Physics professor talks hobbies outside of college

April 5, 2016 Feature, Features Print Print
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Physics professor, Tad Thurston

Physics professor, Tad Thurston, sits at his desk and talks science, music and theater. Melissa Sue Lopez/Pioneer

The love of science and the intention to help others is what brought Physics Professor Tad Thurston to teach at OCCC 12 years ago.

Thurston said his interest in science grew after he read the science fiction novel, “Contact” by Carl Sagan. The novel tells the story of an astrophysicist’s mission to make the connection between human and extraterrestrial life.

Originally a declared engineering major, Thurston said he took an astronomy class on supernovas as he took his second year engineering courses.

Eventually, his interest in learning more about supernovas became greater than designing machine parts, Thurston said. As a result, he changed his major from engineering to astrophysics.

Thurston graduated from the University of Oklahoma with a bachelor’s degree in Astrophysics and a master’s and a doctoral degree in physics.

Thurston said his advice to students for success is to learn their best study methods, manage their time, and engage with material a little bit every day.

“Generally the people who come here are people that are really trying, and it might be their last shot at an education, or might be their only shot because of finances,” Thurston said.

“It just feels worthwhile, which is about the most you can ask of any job.”

Thurston said working at OCCC has kept him close to science but has also been the place of lasting memories and the root of strong friendships.

Tad Thurston

Physics Professor, Tad Thurston, uses a diffraction grating with a laser to split light into little pieces.

He’s made friends across campus, many of whom are from the English and Humanities or Arts departments, including his “bestie,” Julie Corff, speech communications professor, Thurston said.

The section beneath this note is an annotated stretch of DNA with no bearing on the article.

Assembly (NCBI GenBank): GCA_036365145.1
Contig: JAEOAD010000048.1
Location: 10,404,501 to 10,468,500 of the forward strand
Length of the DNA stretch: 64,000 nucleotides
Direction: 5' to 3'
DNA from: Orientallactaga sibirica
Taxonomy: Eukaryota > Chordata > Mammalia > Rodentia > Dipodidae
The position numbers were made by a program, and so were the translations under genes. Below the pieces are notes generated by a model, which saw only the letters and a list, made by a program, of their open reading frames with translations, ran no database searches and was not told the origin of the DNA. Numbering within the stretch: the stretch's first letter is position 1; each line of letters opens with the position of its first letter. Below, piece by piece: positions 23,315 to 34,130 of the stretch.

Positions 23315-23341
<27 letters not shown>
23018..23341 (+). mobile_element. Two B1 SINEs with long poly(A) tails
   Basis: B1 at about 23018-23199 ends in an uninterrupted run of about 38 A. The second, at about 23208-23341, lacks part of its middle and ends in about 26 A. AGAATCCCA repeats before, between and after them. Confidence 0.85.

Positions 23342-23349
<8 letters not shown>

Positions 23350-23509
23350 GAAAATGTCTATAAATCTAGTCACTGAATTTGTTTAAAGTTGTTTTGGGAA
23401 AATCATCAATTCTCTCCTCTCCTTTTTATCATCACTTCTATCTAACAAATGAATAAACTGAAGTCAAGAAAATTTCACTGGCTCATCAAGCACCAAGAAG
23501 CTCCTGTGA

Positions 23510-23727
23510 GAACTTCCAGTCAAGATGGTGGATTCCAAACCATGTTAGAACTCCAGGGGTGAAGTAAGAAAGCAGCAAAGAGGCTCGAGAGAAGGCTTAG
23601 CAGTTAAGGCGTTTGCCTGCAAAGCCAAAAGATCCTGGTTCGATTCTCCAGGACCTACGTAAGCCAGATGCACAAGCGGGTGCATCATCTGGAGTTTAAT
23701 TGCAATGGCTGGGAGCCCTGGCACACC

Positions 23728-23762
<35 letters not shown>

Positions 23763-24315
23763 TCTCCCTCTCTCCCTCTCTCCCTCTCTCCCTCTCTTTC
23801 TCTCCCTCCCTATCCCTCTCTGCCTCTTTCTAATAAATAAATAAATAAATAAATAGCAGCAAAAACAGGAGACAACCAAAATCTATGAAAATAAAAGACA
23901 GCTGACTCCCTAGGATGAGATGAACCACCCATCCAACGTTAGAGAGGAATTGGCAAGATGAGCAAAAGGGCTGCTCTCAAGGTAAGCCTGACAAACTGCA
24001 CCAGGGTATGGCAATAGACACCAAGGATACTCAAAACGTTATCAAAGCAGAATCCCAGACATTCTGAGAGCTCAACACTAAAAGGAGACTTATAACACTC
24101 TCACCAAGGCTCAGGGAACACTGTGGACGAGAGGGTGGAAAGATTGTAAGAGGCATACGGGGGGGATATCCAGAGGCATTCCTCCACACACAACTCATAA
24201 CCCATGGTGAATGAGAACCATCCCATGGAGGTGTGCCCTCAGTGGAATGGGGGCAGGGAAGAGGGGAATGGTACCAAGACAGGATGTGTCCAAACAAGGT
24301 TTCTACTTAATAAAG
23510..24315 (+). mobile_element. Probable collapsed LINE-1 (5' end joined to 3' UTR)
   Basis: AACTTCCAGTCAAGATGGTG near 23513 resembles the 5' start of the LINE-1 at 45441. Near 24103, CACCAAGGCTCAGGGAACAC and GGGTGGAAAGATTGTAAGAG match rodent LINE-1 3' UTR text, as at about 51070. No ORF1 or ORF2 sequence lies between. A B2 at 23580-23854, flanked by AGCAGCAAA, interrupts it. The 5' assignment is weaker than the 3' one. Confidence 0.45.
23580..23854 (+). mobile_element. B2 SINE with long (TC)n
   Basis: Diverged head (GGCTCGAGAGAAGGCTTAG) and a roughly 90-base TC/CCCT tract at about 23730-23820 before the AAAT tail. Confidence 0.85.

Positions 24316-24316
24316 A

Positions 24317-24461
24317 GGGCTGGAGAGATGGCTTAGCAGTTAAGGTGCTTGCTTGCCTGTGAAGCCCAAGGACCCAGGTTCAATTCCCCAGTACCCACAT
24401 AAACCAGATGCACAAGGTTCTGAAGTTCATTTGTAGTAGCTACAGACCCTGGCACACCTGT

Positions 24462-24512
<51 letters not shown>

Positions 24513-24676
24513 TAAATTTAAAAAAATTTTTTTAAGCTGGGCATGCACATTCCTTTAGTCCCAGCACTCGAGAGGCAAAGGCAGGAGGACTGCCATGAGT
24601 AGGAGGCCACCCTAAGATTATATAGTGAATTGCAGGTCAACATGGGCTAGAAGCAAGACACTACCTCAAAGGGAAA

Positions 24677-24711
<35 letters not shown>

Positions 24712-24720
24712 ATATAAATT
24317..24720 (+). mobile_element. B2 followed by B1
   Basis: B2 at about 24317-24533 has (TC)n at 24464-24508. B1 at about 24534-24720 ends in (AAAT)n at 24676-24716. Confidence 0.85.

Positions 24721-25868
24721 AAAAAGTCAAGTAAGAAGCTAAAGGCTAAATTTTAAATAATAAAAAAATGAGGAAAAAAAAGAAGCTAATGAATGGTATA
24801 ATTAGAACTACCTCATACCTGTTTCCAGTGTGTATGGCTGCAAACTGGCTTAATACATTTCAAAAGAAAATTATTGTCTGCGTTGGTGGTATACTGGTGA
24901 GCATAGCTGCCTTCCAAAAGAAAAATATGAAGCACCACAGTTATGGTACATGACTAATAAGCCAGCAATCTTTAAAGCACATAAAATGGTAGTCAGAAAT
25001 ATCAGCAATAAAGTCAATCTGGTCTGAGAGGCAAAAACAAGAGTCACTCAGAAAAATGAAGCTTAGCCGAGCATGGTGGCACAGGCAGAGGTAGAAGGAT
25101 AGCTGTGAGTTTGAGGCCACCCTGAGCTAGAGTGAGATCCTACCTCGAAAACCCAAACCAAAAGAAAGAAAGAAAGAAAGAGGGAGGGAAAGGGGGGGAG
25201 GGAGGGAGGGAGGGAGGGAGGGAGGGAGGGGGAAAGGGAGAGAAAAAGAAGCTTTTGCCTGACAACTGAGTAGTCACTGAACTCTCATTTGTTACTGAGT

Although Thurston may be well-known to many in the science department and across campus, what they might not know is Thurston’s drummer skills and his role in local theater.

With engineering professor Gregory Holland on the bass, biology professor, Julian Hilliard on one set of drums and Thurston on another, the only piece of the puzzle missing is a lead singer, Thurston said.

“We appreciate good rock music,” Thurston said. ”The three of us have gone to some concerts together,.We saw RUSH this last summer.”

Not only does the physics professor play drums as a hobby outside the classroom, but also he has recently taken the time to explore community theater.

Thurston said he appeared in the two-person play, “Four Poster,” as Michael, husband of Agnes, in the Jewel Box Theater’s production, directed by Terry Runnels, late last year.

“It was exhausting because with only two people, it’s a lot of lines, and we had a big long character arc to go through,” Thurston said.

“Four Poster,” is a play which tells the story of a couple and their journey through their 35 year marriage, Thurston said.

“It was very dramatic. But now that it’s over, I look back on it and I’m really proud of it.”

Thurston also enjoys golfing and jogging in his spare time.

Thurston said he was born in Hampton, Virginia on an Air Force base but has been living in Oklahoma for 34 years.

 

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